ENFJ-A personalities are independent and opinionated, which enables them to make decisions without second-guessing themselves or relying on other people’s advice. They also don’t worry too much about making the right decision or how their decisions affect other people.
And, although they’re feeling types, ENFJ-As rarely make decisions purely based on their feelings and emotions. While they do consider their emotions, they tend to believe that objectivity and rationality are key to effective decision-making.
ENFJ-Ts, by contrast, are much less confident in their ability to make the right decision. Making decisions on their own can be extremely stressful for turbulent ENFJs, so they prefer to hear other people’s opinions before making their choice. This way, they gain a sense of security and ensure that their decisions meet everyone’s needs and expectations.
ENFJ-A vs. ENFJ-T Emotional Expression
Because extraverted feeling (Fe) is their primary cognitive function, ENFJs are naturally emotional. However, the way the ENFJ-A and ENFJ-T subtypes experience and express emotions is another major difference between them.
ENFJ-As are emotionally stable, which makes it easier for them to control their emotions. Still, this doesn’t mean that they aren’t in touch with their feelings—in fact, they’re comfortable with the full spectrum of emotions. They can easily let others know when they’re angry, disappointed, or upset, which is something ENFJ-Ts don’t feel comfortable doing.
ENFJ-Ts tend to be more sensitive and struggle with regulating their emotions. Nonetheless, they usually keep their feelings to themselves. No matter what they're going through, they don’t want to be seen as problematic, cause a scene, or make others uncomfortable.
Not to mention, ENFJ-Ts are more prone to absorbing other people’s emotions. Assertive ENFJs, meanwhile, have better emotional boundaries, though it can make them appear cold in certain situations.
ENFJ-A vs. ENFJ-T Under Stress
While ENFJ-A and ENFJ-T personalities are stressed out by similar things, such as conflict and disrupted plans, they perceive stress and deal with it differently.
ENFJ-A people see stress as a natural part of life. While no one enjoys being stressed out, they understand that it’s inevitable and take a proactive approach to dealing with stress. Instead of letting it ruin their day, they remain level-headed and do everything in their power to eliminate the cause of stress. Some ENFJ-As also find that they’re more productive under stress.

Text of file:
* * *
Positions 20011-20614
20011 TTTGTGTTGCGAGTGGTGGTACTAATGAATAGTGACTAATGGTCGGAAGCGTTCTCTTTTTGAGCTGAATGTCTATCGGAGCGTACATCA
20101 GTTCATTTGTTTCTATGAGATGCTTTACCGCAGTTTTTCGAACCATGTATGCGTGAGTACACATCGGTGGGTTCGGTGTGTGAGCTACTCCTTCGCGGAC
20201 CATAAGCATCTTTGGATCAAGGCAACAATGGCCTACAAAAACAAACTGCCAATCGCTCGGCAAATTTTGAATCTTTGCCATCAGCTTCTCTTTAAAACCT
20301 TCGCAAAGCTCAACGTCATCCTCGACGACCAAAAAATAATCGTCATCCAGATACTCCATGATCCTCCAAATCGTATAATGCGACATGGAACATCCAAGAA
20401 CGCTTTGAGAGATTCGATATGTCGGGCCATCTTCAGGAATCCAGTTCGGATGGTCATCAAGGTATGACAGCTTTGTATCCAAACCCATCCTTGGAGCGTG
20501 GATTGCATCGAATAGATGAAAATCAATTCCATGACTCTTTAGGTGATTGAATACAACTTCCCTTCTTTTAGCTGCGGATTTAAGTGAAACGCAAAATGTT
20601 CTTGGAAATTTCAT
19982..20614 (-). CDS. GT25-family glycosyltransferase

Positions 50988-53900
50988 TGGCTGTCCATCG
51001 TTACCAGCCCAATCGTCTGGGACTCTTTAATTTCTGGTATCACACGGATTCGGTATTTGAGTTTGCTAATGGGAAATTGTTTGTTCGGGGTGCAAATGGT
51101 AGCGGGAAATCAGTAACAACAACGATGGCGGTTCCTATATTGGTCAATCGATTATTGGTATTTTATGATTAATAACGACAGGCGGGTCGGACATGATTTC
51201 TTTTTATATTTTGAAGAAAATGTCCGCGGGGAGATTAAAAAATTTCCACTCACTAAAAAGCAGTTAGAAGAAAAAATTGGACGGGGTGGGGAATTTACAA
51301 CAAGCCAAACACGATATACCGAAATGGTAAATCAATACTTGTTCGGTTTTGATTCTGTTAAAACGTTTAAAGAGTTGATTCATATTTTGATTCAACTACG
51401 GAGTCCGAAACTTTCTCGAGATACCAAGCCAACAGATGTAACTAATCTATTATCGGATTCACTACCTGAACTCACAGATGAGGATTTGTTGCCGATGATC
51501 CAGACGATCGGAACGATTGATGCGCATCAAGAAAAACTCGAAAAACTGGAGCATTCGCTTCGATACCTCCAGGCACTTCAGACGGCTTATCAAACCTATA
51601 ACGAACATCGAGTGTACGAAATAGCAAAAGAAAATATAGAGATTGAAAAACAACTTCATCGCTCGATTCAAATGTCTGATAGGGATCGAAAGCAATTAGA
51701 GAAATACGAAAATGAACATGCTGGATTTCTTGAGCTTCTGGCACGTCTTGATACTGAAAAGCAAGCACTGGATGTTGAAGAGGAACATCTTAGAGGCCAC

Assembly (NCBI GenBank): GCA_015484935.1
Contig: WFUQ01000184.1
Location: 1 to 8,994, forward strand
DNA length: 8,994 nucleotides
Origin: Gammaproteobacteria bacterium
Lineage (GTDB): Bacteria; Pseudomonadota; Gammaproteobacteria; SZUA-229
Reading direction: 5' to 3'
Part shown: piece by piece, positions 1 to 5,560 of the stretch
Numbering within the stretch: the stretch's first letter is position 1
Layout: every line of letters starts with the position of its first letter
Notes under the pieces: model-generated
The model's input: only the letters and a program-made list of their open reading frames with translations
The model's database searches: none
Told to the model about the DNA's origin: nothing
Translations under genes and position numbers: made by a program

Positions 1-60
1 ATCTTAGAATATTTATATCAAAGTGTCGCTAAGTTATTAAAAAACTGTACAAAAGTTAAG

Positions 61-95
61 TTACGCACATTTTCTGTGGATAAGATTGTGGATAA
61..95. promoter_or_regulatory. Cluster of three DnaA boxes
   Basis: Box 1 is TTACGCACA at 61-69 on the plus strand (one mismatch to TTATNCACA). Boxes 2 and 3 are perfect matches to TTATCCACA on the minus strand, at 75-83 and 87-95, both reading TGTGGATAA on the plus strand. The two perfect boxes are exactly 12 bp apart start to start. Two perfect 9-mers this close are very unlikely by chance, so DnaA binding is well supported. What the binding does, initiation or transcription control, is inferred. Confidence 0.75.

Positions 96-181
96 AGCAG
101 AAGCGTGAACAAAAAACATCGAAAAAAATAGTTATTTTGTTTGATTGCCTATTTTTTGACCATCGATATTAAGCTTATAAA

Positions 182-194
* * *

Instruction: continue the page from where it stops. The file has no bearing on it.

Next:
Meanwhile, ENFJ-Ts are easily affected by stress, and whether they can effectively deal with it depends on their emotional state. Sometimes they can remain calm and handle the situation, but other times they can become rather overwhelmed. Feeling out of control can shake their self-confidence, which makes it even more difficult to cope with the situation.
ENFJ-A vs. ENFJ-T in Friendships
Friendship is of high priority for both ENFJ-A and ENFJ-T personalities, and it goes without saying that people with both subtypes make great and supportive friends. Still, there are some differences in what assertive and turbulent ENFJ friendships look like.
ENFJ-A people make inspiring and encouraging friends. They easily see the potential in people and often help their friends achieve success in their personal and professional lives. They also don’t mind listening to their friends’ problems, as long as they’re open to hearing solutions—ENFJ-As aren’t ones to mindlessly nod their heads.
ENFJ-Ts, on the other hand, find safety and security in their friends. They regard their friends as anchors that can help them stabilize their emotions and give them the validation they need. Most importantly, however, ENFJ-Ts are always there to hear their friends out. And, while they do like to offer help and advice, they do so gently, without being too pushy.
ENFJ-A vs. ENFJ-T in Relationships